Botanical nomenclature is the formal, scientific naming of plants. It is related to, but distinct from taxonomy. Plant taxonomy is concerned with grouping and classifying plants; botanical nomenclature then provides names for the results of this process. The starting point for modern botanical nomenclature is Linnaeus' Species Plantarum of 1753. Botanical nomenclature is governed by the International Code of Nomenclature for algae, fungi, and plants (ICN), which replaces the International Code of Botanical Nomenclature (ICBN). Fossil plants are also covered by the code of nomenclature.
Within the limits set by that code there is another set of rules, the International Code of Nomenclature for Cultivated Plants (ICNCP) which applies to plant cultivars that have been deliberately altered or selected by humans (see cultigen).
Botanical nomenclature is independent of other systems of nomenclature, for example zoological nomenclature. This implies that animals can have the same generic names as plants (e.g. there is a genus Iris in plants and a genus Iris in animals).
Botanical nomenclature has a long history, going back beyond the period when Latin was the scientific language throughout Europe, to Theophrastus (c. 370–287 BC), Dioscorides (c. 40 – 90 AD) and other Greek writers. Many of these works have come down to us in Latin translations. The principal Latin writer on botany was Pliny the Elder (23–79 AD). From Mediaeval times, Latin became the universal scientific language (lingua franca) in Europe. Most written plant knowledge was the property of monks, particularly Benedictine, and the purpose of those early herbals was primarily medicinal rather than plant science per se. It would require the invention of the printing press (1450) to make such information more widely available.
Leonhart Fuchs, a German physician and botanist, is often considered the originator of Latin names for the rapidly increasing number of plants known to science. For instance he coined the name Digitalis in his De Historia Stirpium Commentarii Insignes (1542).
A key event was Linnaeus’ adoption of binomial names for plant species in his Species Plantarum (1753).
In the nineteenth century it became increasingly clear that there was a need for rules to govern scientific nomenclature, and initiatives were taken to refine the body of laws initiated by Linnaeus. These were published in successively more sophisticated editions. For plants, key dates are 1867 (lois de Candolle) and 1906 (International Rules of Botanical Nomenclature, 'Vienna Rules'). The most recent is the Shenzhen Code, adopted in 2018.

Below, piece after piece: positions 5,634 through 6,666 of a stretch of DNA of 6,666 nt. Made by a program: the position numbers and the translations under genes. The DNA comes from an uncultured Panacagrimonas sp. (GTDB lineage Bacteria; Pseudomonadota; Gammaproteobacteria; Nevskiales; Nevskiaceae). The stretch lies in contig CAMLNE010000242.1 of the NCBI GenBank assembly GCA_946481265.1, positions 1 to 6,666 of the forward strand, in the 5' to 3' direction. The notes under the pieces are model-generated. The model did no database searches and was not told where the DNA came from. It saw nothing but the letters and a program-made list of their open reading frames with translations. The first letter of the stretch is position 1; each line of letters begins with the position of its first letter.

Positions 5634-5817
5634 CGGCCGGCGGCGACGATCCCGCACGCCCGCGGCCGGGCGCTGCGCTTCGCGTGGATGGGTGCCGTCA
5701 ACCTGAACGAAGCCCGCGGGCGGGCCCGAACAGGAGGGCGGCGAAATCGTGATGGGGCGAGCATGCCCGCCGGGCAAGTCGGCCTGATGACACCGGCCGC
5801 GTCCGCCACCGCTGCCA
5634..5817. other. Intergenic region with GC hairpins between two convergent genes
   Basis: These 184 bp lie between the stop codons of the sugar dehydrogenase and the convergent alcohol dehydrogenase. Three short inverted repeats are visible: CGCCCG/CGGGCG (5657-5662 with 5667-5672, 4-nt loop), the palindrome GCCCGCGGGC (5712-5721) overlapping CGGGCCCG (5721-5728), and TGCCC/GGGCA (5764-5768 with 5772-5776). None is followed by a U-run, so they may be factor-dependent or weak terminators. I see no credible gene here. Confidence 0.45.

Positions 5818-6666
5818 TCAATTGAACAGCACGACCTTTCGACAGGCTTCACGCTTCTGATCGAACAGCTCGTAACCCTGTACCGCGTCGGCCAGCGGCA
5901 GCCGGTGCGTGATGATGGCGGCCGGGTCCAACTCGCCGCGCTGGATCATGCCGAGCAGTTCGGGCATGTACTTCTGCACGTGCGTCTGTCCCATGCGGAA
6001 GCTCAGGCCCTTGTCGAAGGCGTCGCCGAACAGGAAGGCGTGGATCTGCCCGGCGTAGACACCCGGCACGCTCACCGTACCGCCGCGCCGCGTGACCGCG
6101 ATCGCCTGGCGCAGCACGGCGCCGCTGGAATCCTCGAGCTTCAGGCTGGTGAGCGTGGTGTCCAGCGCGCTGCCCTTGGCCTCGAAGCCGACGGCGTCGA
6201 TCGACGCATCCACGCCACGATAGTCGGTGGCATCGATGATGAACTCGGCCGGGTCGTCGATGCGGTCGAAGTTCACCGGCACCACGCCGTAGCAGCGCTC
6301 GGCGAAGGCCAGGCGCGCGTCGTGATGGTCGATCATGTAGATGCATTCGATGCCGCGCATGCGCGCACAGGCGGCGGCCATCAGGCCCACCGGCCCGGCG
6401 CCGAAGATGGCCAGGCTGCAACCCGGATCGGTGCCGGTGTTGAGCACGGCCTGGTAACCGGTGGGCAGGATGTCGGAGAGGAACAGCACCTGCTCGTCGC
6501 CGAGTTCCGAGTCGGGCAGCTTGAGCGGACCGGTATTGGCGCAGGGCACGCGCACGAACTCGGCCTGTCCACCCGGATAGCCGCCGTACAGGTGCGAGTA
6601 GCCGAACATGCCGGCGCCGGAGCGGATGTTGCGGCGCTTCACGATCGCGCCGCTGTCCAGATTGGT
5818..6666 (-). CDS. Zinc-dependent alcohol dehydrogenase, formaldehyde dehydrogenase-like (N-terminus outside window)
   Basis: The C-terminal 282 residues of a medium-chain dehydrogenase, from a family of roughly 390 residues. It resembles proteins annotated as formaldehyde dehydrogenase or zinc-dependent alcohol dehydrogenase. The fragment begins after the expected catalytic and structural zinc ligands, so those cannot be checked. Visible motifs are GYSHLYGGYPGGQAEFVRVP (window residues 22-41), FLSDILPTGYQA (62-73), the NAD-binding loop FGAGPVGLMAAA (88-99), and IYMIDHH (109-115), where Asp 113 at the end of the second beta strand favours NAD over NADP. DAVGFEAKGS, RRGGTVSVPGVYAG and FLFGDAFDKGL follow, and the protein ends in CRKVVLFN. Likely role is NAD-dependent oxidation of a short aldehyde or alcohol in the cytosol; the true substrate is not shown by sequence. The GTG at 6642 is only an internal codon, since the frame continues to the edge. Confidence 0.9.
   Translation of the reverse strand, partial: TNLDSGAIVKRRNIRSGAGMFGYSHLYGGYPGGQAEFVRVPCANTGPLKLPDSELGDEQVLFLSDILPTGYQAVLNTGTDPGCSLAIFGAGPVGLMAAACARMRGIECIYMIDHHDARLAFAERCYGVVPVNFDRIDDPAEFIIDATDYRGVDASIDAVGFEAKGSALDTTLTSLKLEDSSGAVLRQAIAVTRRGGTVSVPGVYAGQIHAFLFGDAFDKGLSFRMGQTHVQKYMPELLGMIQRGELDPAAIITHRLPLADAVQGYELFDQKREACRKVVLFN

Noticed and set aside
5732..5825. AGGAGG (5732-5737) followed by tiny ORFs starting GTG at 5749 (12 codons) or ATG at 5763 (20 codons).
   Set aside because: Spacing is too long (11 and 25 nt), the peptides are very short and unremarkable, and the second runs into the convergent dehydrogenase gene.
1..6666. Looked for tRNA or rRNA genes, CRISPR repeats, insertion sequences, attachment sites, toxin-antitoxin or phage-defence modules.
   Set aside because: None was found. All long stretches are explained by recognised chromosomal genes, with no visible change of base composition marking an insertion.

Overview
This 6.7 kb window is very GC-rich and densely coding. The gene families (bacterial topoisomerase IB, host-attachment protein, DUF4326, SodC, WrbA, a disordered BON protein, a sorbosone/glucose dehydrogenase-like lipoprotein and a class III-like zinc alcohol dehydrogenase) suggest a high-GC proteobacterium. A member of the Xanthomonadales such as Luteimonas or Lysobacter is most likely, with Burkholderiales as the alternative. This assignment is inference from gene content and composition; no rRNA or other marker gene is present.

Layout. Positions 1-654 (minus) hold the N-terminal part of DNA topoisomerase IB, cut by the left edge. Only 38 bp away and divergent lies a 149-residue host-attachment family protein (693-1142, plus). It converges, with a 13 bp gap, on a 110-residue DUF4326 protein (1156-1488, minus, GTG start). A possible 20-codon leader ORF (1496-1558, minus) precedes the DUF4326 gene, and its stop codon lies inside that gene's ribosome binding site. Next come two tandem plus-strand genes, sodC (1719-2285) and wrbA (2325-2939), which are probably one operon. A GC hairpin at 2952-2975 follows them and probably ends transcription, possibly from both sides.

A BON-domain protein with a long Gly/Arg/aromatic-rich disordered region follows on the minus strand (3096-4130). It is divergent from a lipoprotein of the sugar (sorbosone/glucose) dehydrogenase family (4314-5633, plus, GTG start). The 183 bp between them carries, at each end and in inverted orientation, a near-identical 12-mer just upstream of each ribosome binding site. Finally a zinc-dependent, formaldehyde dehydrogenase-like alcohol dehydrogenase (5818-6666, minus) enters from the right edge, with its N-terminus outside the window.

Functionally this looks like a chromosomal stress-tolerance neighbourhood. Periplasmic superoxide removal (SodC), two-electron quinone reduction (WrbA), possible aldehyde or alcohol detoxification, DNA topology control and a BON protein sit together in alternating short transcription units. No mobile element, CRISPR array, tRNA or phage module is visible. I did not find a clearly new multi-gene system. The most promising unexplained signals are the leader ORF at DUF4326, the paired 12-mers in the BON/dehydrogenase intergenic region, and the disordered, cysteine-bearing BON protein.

Another development was the insight into the delimitation of the concept of 'plant'. Gradually more and more groups of organisms are being recognised as being independent of plants. Nevertheless, the formal names of most of these organisms are governed by the (ICN), even today. Some protists that do not fit easily into either plant or animal categories are treated under either or both of the ICN and the ICZN. A separate Code was adopted to govern the nomenclature of Bacteria, the International Code of Nomenclature of Bacteria.
Botanical nomenclature is closely linked to plant taxonomy, and botanical nomenclature serves plant taxonomy, but nevertheless botanical nomenclature is separate from plant taxonomy. Botanical nomenclature is merely the body of rules prescribing which name applies to that taxon (see correct name) and if a new name may (or must) be coined.
Plant taxonomy is an empirical science, a science that determines what constitutes a particular taxon (taxonomic grouping, plural: taxa): e.g. "What plants belong to this species?" and "What species belong to this genus?". The definition of the limits of a taxon is called its 'circumscription'. For a particular taxon, if two taxonomists agree exactly on its circumscription, rank and position (i.e. the higher rank in which it is included) then there is only one name which can apply under the ICN. Where they differ in opinion on any of these issues, one and the same plant may be placed in taxa with different names. As an example, consider Siehe's Glory-of-the-Snow, Chionodoxa siehei:
In summary, if a plant has different names or is placed in differently named taxa:
Various botanical databases such as Plants of the World Online and World Flora Online make determinations as to whether a name is accepted, e.g. accepted species. If a name is not accepted, it may be because the name is a synonym for a name that is already accepted, and is listed as such. Another term is ambiguous to denote a name that is not accepted because its separate existence cannot be reliably determined. For instance, specimens that are damaged, immature or the necessary information or expertise ids not available. This can lead to abundances, multiple published names for the same entity.